This is who he’s been for the 28 years since the accident, Fetterman insisted. He said he could give me proof, and he headed over to the other side of his loft. After popping open a plastic box near a built-in hot tub, he showed me shots from his job setting up the first community computer labs in Pittsburgh’s Hill District. Then he went over to his Mac and pulled up a few more—pictures of him and Nicky from a few years after they met, then another showing the two of them smiling with a new baby, his oldest son, cradled in Gisele’s arms. In all the photos since his friend died and his life changed, he’s unmistakably the same guy, with the same shaved head, facial hair, and nowhere-near-Brooks Brothers wardrobe.
“We are running out of time to actually start getting things done for people [in a way] that matters,” he said. “In Pennsylvania, a few simple policy tweaks would generate billions of dollars to rebuild our infrastructure; create more jobs; help some of these struggling, small, rural communities; help some of the very business communities that [Republicans] purport to care for so much. It’s true in Washington too. Like how on earth can you make 180 grand as a senator with luxe health care and sit there and be like Nero, thumbs up or down, on paying someone a living wage? I don’t understand that.”
On paper, Fetterman doesn’t seem like the “right” candidate for next year’s Senate race—aside from the fact that he was elected statewide just three years ago. Democratic operatives in Washington, D.C., tend to be drawn to a certain type of person to run for the Senate: a clean-cut moderate—ideally a veteran—with a proven record of winning independent and Republican votes who’s relatively fresh to politics but has long ties to his community. In Pennsylvania, two potential Senate candidates fit that model: Representative Chrissy Houlahan, an Air Force captain who flipped a Republican seat near Philadelphia in 2018, and Representative Conor Lamb, a former marine and prosecutor who flipped a Republican district on the other side of Pittsburgh. Neither is running so far, but both have the potential to be strong candidates.
Right now, the only other declared candidate in the Democratic primary is State Representative Malcolm Kenyatta, from North Philadelphia. Young, Black, and gay, he was an early endorser of Joe Biden. Kenyatta, who entered the race after Fetterman, is already backed by local and national teachers’ unions and the progressive Working Families Party. He and Fetterman have gotten along in the past: Last year, there was chatter about them teaming up as running mates if Fetterman decided to run for governor. Now Kenyatta may cut into the support Fetterman is counting on from the left.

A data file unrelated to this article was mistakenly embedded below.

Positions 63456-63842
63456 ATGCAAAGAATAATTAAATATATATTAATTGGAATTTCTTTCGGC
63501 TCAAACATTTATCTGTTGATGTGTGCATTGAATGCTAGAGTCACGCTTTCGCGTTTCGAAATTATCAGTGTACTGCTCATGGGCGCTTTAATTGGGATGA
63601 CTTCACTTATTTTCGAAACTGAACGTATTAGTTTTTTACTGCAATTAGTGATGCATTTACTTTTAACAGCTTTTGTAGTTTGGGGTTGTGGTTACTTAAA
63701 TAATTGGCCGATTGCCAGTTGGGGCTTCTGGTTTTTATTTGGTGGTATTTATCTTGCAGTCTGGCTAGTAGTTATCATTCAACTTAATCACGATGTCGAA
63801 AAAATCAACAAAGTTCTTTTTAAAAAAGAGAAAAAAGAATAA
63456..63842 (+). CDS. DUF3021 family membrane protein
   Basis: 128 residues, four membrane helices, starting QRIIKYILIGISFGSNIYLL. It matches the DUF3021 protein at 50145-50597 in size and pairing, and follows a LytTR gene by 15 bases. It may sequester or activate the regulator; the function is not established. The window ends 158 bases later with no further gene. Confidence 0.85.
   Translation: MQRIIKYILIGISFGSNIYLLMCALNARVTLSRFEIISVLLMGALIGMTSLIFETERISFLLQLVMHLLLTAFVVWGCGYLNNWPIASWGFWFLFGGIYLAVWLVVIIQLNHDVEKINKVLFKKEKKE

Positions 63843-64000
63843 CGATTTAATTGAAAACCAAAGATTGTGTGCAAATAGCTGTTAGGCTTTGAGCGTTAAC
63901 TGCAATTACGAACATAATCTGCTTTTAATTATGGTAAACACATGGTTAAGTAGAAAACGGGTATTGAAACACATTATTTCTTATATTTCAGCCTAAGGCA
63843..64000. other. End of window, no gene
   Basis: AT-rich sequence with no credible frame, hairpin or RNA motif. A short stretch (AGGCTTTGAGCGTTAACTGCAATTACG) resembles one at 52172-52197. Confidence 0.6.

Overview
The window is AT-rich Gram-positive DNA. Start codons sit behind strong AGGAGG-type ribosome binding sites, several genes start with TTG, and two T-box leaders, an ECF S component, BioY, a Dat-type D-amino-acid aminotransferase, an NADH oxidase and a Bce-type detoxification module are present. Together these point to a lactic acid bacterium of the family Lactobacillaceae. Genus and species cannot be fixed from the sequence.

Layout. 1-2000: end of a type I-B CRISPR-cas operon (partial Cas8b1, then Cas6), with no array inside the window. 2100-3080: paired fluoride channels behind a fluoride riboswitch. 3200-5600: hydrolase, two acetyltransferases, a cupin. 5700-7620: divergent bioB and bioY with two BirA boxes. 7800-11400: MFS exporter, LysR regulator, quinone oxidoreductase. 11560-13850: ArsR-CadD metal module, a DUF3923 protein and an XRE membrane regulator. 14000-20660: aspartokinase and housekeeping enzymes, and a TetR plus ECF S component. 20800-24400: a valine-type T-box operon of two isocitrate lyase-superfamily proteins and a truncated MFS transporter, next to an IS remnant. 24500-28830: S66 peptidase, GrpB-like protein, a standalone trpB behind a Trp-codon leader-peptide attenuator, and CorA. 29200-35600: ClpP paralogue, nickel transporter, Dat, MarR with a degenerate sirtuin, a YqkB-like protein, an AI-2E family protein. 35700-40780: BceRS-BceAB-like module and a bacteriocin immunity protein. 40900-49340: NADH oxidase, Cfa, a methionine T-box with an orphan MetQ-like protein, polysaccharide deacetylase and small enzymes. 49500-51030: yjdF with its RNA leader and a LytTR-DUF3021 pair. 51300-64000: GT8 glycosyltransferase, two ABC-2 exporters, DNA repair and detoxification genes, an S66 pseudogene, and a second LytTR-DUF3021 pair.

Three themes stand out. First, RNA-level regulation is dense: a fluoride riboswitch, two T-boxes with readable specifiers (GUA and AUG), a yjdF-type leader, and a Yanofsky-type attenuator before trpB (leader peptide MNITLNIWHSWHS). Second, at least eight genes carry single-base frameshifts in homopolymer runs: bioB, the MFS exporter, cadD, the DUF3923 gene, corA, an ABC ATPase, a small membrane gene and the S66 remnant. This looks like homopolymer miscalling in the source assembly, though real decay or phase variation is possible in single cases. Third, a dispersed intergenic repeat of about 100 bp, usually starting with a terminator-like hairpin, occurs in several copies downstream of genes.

Fetterman has already raised lots of money—$500,000 in just the first 72 hours he was in the race—in part as a power move to scare the opposition. “He’s doing everything right: raising money in small donations; he’s getting around the state; he’s employing his wife, who’s charming and bright and a great speaker,” says former Pennsylvania Governor Ed Rendell, who wasn’t happy to see Fetterman run in the 2016 Senate primary against his own preferred candidate, in what was that year’s most complicated, divisive Democratic primary. “He’s the candidate to beat, no question.” A poll that circulated around Washington in February, in the weeks after the shotgun story resurfaced, showed that Fetterman didn’t take nearly the hit with voters that he did with the Twitterati. Senate Majority Leader Chuck Schumer, who plays an active role in Democrats’ Senate-candidate recruitment, hasn’t weighed in yet. But for those who believe he’s still mad that Fetterman complicated the 2016 race, or who have noticed how unlike the usual Schumer candidate Fetterman is, I was assured that the Senate leader is interested only in expanding his party’s margins in the Senate. “A lot of activists think the party would hold grudges,” one person familiar with Schumer’s thinking told me, asking for anonymity to avoid seeming to favor Fetterman. “The only thing that counts is who’s the best candidate to win in November.”